Creativity and critical thinking.
Wheeler is now in its second year of an exciting partnership within Cambridge, MA. The only program of its kind in Rhode Island, Wheeler’s NuVuX Program brings a design + innovation curriculum to its Upper School students via rigorous, open-ended prompts that challenge students to engage in near-future and real-world problems around them. In its first year, students grappled with the future effects of climate change and designed high-tech wearables to protect humans from the extreme conditions in that future.
In spring 2020’s semester-long intensive, students spent 4 days a week focusing solely on these types of problems. During their Studio Term, students partnered with the Wheeler Nursery class to co-design developmentally appropriate, deployable play structures for the students, and used virtual reality design software to model and create their own, futuristic virtual worlds. NuVuX Design Fellowstarted at Wheeler full-time this fall 2020, and is excited to bring this groundbreaking program to students.
- Applied Physics & Experimental Design
- Aerie Enrichment Courses
- Aerie Independent Study
- Spring Seminar
- Design Club
NuVu, located in Cambridge, MA and founded in 2010 by PhDs and other graduates of the Massachusetts Institute of Technology, forms unique partnerships with schools in the public, private, charter, and international sectors. Students in the Wheeler program will work in an immersive studio-model outside of typical classrooms and traditional coursework, fusing subject matter as needed by working with faculty members from NuVu and Wheeler on solving big (or small) open-ended problems. An end-of-term portfolio documents the students’ design decisions and showcases their final product.
Wheeler Upper School students apply to the program. Those students accepted choose to participate in a series of “studios” developed in a unique collaboration between Wheeler and the team at NuVu. Each studio will center on a large-scale problem and a “hands-on-minds-on” project-based approach to solution-seeking that will have an impact on the community or world.
Faculty NuVuX coaches John Campbell, English Department Head, and Christine Perkins, Science faculty, work with NuVuX Fellow Molly Mason in the program.
The Academic & Co-Curricular Benefits of the NuVuX Studio Term at Wheeler
John Campbell, Head of the Wheeler English Department said, “This program is for students who want their learning to effect a direct and immediate impact on the world. NuVuX Studio Term will require students to attend to the needs of their local environment and develop a course of study that aims to address those needs through the practical application of the design process. Students in NuVuX learn to embrace the hands-on, trial-and-error nature of the iterative process while using both their empathy and creativity to drive their classwork.”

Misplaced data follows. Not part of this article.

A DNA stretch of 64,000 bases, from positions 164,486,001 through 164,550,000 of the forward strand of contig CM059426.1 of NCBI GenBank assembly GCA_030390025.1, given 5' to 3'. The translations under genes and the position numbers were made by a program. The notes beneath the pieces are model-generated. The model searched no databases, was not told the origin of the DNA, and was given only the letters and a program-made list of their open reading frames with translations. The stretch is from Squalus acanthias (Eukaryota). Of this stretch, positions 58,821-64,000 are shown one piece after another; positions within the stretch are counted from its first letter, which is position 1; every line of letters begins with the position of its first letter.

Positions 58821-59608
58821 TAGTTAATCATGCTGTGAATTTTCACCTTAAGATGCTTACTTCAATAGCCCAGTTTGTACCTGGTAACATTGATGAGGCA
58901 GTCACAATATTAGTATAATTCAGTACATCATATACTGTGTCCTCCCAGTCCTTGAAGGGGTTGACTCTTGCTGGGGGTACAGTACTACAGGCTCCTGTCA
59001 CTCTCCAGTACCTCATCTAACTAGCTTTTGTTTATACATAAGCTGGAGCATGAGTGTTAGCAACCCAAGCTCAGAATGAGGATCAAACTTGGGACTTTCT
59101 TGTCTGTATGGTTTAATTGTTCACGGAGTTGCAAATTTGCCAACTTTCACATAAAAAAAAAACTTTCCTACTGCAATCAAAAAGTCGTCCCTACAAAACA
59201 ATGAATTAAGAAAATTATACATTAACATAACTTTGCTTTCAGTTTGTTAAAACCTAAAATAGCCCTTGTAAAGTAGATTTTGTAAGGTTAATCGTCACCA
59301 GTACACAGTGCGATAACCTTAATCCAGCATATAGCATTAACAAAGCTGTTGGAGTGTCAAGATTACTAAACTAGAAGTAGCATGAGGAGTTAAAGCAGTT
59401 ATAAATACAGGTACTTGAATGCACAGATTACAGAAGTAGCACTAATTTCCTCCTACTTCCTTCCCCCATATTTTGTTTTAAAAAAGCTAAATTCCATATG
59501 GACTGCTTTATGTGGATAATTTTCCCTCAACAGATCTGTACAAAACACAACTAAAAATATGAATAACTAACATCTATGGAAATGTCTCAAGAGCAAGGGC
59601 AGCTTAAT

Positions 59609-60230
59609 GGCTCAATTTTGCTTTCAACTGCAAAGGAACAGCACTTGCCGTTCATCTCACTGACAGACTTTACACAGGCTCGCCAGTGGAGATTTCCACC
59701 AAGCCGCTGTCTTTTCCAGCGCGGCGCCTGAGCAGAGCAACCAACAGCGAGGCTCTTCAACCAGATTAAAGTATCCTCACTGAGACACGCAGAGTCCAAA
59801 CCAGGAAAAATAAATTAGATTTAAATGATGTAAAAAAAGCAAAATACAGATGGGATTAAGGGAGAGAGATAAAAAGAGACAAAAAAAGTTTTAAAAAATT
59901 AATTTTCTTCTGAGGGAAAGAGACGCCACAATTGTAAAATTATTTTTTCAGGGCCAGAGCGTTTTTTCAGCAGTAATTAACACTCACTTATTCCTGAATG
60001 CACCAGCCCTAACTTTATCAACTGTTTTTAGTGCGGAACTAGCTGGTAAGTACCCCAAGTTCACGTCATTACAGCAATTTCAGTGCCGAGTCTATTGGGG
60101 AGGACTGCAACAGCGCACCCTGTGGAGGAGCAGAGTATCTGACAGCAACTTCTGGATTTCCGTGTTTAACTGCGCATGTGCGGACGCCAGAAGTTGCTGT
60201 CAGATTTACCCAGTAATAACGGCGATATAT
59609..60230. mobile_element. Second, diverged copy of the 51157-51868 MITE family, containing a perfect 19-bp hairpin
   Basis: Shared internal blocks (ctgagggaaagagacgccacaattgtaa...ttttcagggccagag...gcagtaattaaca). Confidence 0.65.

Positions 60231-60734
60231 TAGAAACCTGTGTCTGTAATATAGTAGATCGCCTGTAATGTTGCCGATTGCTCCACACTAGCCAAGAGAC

Science faculty member Christine Perkins said, “The NuVuX program offers students an immersive adventure in project-based learning. They will explore their ideas deeply, all the while collaborating with peers. They will embrace mistakes and discover which of their mistakes are the most valuable. They will change their own minds and the minds of others. They will learn to follow through on projects, from the very seeds of ideas to completely constructed products. This is the essence of creativity.”
The “NuVuX experience is a once in a lifetime thing full of self-discovery, valuable life lessons, fun times, new friendships, and designing skills. Once you learn about the design processes, you can embed this knowledge and these experiences into your life- even life outside of school. “ Mari Pokorny, Wheeler student in NuVuX Spring Term 2020 Immersive Program
Molly Mason is a designer, researcher, and educator. Her research examines digital fabrication tools, material processes in the digital age, and the relationship between craft knowledge and computational thinking. Molly received a Masters of Science from the Design and Computation Group from MIT and a Bachelor of Architecture from Pratt Institute, where her thesis “Culture Cultures” was awarded the Lee & Norman Rosenfeld Award for Best Thesis. She has practiced architecture and digital fabrication in NYC for several years and has helped create buildings and installations in multiple cities across the U.S. as well as internationally in China and Israel. Her research has been published as a part of the International Journal of Architectural Computing, as well as in recent Fabricate and IASS conferences. She currently works as a Workshop Specialist at Autodesk’s Technology Center in Boston where she acts as a fabrication consultant for innovative research in manufacturing and construction. When not making things for work, she enjoys making things for fun, hiking, cooking, gardening, and learning more about recycling.